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Question Bridge: Black Males is an innovative, transmedia project that uses video to facilitate a conversation among black men from diverse backgrounds. Originally created by Chris Johnson in 1996, the project was revived by Hank Willis Thomas, Kamal Sinclair, and Bayeté Ross Smith who filmed over 150 black men in nine American cities, each of whom asked questions and answered those posed by other black men. This content was used to create a five-screen video installation that has been exhibited at over thirty-five institutions, including the Brooklyn Museum; Oakland Museum of California; Birmingham Museum of Art; Cleveland Museum of Art; Milwaukee Art Museum; California African American Museum, Los Angeles; DuSable Museum of African American History, Chicago; Exploratorium, San Francisco; Missouri History Museum, St. Louis; Harvey B. Gantt Center for African-American Arts+Culture, Charlotte, NC; Corcoran Gallery of Art, Washington, DC; Schomburg Center for Research in Black Culture, New York; and New Frontier exhibition at Sundance Film Festival, Park City, Utah. The Question Bridge Project includes various platforms, an interactive website and mobile app, as well as community roundtable conversations and a curriculum designed for high school learners.
This lively discussion will address the issues that continue to surround black male identity today in a uniquely honest, no-holds-barred manner. A book signing of the new publication, Question Bridge: Black Males in America, will follow the panel.
BAYETE ROSS SMITH is a multi-media artist and educator based in Harlem. His work has been shown at such institutions as the Brooklyn Museum, San Francisco Arts Commission, Utah Museum of Contemporary Art, and Goethe Institute, Ghana. He is currently the associate program director for Kings Against Violence Initiative, a violence prevention non-profit organization.
HANK WILLIS THOMAS is a photo conceptual artist working primarily with themes related to identity, history and popular culture. He received a BFA in Photography and Africana studies from New York University and his MFA/MA in Photography and Visual Criticism from the California College of Arts. Thomas lives and works in New York City. He is represented by Jack Shainman Gallery in New York, and Goodman Gallery in South Africa.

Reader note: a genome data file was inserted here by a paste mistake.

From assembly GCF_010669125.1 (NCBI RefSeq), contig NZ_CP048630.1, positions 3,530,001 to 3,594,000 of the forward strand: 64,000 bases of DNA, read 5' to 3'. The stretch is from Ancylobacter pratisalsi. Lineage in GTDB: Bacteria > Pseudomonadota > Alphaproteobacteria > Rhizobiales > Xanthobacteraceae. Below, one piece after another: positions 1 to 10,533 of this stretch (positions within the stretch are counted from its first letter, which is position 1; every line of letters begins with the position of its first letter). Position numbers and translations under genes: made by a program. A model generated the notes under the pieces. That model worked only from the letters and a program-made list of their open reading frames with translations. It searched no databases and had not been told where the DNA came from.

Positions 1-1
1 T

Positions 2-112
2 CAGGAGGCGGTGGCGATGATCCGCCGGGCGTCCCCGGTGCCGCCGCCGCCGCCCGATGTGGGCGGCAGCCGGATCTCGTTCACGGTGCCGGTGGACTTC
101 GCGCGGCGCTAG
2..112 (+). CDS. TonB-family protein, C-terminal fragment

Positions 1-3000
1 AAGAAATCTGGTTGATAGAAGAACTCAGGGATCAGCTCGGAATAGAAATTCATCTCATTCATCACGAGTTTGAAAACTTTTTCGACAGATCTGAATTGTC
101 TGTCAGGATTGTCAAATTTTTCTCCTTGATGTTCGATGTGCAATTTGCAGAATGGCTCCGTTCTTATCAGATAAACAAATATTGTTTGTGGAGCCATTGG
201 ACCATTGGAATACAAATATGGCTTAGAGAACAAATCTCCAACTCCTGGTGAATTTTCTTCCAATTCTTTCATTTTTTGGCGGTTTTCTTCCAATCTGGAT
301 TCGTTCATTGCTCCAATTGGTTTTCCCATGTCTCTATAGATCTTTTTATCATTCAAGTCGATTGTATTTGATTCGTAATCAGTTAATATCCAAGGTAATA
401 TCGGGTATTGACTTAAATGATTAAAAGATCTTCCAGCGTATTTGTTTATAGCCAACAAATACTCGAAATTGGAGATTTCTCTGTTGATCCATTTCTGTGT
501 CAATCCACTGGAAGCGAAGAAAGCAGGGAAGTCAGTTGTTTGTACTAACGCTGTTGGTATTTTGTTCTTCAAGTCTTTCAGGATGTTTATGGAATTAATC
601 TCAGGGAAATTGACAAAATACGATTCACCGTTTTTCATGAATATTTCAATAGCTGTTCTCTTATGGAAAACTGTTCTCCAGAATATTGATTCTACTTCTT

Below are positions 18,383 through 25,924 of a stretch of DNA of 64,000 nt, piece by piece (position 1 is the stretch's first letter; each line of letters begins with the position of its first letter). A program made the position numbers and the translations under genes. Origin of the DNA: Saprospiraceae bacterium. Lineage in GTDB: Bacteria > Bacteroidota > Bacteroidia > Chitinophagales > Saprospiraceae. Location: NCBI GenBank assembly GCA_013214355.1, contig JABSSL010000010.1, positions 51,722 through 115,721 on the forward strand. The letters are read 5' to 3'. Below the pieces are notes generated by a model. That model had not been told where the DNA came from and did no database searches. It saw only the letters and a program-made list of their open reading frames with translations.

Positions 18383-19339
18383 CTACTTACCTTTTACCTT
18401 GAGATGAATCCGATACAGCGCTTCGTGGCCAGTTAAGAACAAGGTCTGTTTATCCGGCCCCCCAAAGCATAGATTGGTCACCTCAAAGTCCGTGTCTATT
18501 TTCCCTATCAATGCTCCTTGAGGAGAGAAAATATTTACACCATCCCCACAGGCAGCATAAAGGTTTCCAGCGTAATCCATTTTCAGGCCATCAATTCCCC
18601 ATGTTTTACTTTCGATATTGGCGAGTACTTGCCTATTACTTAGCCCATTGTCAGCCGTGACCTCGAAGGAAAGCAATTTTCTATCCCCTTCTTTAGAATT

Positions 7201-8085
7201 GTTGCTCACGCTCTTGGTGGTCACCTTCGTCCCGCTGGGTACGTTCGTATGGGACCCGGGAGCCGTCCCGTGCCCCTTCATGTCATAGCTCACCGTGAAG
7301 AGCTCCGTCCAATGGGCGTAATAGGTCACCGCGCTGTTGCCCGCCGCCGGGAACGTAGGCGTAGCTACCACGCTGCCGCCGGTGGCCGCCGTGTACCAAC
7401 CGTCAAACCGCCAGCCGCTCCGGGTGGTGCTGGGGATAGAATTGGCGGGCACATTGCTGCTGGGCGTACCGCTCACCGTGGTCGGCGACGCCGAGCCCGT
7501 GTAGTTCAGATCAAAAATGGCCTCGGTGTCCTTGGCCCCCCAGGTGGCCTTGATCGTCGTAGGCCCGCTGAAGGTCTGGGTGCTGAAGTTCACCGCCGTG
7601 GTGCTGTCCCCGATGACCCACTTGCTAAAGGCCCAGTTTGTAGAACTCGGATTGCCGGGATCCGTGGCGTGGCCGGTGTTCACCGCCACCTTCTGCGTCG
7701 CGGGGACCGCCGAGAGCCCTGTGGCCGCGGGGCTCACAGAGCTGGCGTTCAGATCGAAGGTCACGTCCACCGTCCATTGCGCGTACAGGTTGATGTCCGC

DEBORAH WILLIS, Ph.D, is University Professor and Chair of the Department of Photography & Imaging at New York University/Tisch and has an affiliated appointment in Africana Studies. Professor Willis was a 2014 Richard D. Cohen Fellow of African and African American Art History at the Hutchins Center, Harvard University, a 2005 Guggenheim Fellow and Fletcher Fellow, and a 2000 MacArthur Fellow. Professor Willis has received the NAACP Image Award in 2014 for her co-authored book “Envisioning Emancipation.” Other notable projects include “The Black Female Body A Photographic History” “Reflections in Black: A History of Black Photographers - 1840 to the Present;” “Posing Beauty: African American Images from the 1890s to the Present;” “Michelle Obama: The First Lady in Photographs,” a NAACP Image Award Literature Winner, and “Black Venus 2010: They Called Her ‘Hottentot.’”
NATASHA L. LOGAN is a multi-media arts producer and project manager who has worked with a broad range of artists to create fine art, transmedia, and film projects. As a Producer for Question Bridge, she led strategic planning, exhibition management, operations, and the creation of new interactive platforms. Prior to her production practice, Natasha served as the Assistant Director of Career Development for New York University's Tisch School of the Arts. She has also curated independent exhibitions for artists in the United States and the United Kingdom. Natasha recently joined Creative Time in New York City as their Project Manager. She graduated with a BA in English Literature and African American Studies from the University of Virginia.
FRED RITCHIN is Dean of the School at ICP (International Center of Photography). Ritchin was also the founding director of the Documentary Photography and Photojournalism Program at the School of ICP and was appointed Dean in 2014. Prior to joining ICP, Ritchin was professor of Photography and Imaging at New York University's Tisch School of the Arts, and co-director of the NYU/Magnum Foundation Photography and Human Rights educational program. He has worked as the picture editor of the New York Times Magazine (1978–82) and of Horizon magazine, executive editor of Camera Arts magazine (1982–83), Ritchin has written and lectured internationally about the challenges and possibilities implicit in the digital revolution.
Question Bridge: Black Males in America is co-published with the Campaign for Black Male Achievement and Aperture Foundation.